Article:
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Modeling Rational Adversaries: Predicting Behavior and Developing Deterrents

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posted on 26.07.2021, 21:15 by Benjamin D HarshaBenjamin D Harsha
In the field of cybersecurity, it is often not possible to construct systems that are resistant to all attacks. For example, even a well-designed password authentication system will be vulnerable to password cracking attacks because users tend to select low-entropy passwords. In the field of cryptography, we often model attackers as powerful and malicious and say that a system is broken if any such attacker can violate the desired security properties. While this approach is useful in some settings, such a high bar is unachievable in many security applications e.g., password authentication. However, even when the system is imperfectly secure, it may be possible to deter a rational attacker who seeks to maximize their utility. In particular, if a rational adversary finds that the cost of running an attack is higher than their expected rewards, they will not run that particular attack. In this dissertation we argue in support of the following statement: Modeling adversaries as rational actors can be used to better model the security of imperfect systems and develop stronger defenses. We present several results in support of this thesis. First, we develop models for the behavior of rational adversaries in the context of password cracking and quantum key-recovery attacks. These models allow us to quantify the damage caused by password breaches, quantify the damage caused by (widespread) password length leakage, and identify imperfectly secure settings where a rational adversary is unlikely to run any attacks i.e. quantum key-recovery attacks. Second, we develop several tools to deter rational attackers by ensuring the utility-optimizing attack is either less severe or nonexistent. Specifically, we develop tools that increase the cost of offline password cracking attacks by strengthening password hashing algorithms, strategically signaling user password strength, and using dedicated Application-Specific Integrated Circuits (ASICs) to store passwords.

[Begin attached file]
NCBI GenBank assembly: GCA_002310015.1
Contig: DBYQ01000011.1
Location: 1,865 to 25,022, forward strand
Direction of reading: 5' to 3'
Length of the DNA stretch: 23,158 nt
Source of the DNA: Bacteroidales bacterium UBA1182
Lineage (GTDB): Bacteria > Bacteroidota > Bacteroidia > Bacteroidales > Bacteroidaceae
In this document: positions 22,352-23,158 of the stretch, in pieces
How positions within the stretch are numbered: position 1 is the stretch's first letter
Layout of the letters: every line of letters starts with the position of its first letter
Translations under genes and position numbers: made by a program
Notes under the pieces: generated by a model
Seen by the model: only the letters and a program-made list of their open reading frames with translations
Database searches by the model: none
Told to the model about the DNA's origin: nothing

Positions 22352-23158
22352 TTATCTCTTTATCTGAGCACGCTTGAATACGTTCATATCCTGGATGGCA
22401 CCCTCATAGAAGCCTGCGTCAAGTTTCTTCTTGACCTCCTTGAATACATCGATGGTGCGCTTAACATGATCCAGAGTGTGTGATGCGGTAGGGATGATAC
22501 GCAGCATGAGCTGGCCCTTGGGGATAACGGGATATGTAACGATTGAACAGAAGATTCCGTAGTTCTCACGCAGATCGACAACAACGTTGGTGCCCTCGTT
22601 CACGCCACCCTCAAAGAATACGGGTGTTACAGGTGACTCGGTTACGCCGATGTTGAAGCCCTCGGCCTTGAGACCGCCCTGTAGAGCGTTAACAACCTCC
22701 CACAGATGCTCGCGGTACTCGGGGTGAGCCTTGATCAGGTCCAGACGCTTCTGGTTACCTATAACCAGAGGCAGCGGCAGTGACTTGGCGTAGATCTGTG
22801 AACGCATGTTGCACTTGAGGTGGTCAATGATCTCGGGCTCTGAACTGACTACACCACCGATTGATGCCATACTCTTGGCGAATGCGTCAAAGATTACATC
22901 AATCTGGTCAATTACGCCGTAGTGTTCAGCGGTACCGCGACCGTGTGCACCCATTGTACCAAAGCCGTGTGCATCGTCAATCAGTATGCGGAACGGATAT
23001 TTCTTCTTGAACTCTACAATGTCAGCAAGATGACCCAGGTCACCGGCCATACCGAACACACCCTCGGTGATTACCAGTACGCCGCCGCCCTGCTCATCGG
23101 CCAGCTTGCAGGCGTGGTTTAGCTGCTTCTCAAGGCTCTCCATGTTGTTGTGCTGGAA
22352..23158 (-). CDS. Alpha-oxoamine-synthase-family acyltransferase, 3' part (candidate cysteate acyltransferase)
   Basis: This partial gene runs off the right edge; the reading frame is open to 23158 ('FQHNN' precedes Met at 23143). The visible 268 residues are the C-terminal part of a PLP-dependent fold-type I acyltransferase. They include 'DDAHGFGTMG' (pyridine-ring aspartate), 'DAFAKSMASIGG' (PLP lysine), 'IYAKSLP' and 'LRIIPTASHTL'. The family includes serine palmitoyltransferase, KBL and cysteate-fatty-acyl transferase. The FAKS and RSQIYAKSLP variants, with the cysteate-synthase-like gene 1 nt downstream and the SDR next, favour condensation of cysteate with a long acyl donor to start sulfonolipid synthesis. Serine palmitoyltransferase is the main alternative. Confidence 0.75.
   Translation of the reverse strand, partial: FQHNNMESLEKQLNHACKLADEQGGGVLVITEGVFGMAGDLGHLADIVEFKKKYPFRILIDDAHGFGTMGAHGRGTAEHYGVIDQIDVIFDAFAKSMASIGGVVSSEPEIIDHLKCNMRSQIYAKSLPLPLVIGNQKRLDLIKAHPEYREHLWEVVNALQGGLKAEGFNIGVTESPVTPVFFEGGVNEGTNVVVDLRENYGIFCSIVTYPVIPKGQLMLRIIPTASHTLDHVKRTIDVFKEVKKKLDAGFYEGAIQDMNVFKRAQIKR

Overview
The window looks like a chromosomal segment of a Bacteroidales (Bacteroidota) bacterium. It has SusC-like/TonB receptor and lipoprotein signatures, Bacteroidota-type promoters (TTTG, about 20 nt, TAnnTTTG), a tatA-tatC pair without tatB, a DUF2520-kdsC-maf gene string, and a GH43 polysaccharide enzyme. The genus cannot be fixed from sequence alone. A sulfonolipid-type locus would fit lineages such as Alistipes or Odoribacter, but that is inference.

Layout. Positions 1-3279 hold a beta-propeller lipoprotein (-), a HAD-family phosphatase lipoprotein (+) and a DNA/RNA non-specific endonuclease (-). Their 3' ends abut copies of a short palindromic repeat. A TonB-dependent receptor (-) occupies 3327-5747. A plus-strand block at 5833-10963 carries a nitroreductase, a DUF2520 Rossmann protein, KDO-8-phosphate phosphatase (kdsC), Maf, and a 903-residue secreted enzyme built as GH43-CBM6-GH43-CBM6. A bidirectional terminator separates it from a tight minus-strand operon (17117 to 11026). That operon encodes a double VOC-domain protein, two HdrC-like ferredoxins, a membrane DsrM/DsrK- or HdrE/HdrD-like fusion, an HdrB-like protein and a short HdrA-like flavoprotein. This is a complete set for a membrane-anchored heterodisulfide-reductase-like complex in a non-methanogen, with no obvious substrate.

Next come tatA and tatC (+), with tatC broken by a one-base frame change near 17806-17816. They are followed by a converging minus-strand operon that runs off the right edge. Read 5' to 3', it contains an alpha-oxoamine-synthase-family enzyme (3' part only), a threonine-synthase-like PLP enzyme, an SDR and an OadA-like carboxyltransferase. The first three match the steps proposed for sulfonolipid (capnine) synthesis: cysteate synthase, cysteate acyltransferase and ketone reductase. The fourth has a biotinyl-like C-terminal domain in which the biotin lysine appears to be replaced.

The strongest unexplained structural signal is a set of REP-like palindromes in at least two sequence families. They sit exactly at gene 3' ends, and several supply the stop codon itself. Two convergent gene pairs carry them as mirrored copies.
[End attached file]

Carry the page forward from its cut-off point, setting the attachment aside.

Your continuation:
SaTC: CORE: Improving Password Ecosystem: A Holistic Approach

Directorate for Computer & Information Science & Engineering

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CRII: SaTC: Towards the Development of Stronger Memory-Hard Functions for Secure Password Hashing

Directorate for Computer & Information Science & Engineering

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Degree Type

Doctor of Philosophy


Computer Science

Campus location

West Lafayette

Advisor/Supervisor/Committee Chair

Jeremiah Blocki

Additional Committee Member 2

Mikhail Atallah

Additional Committee Member 3

Ninghui Li

Additional Committee Member 4

Simina Branzei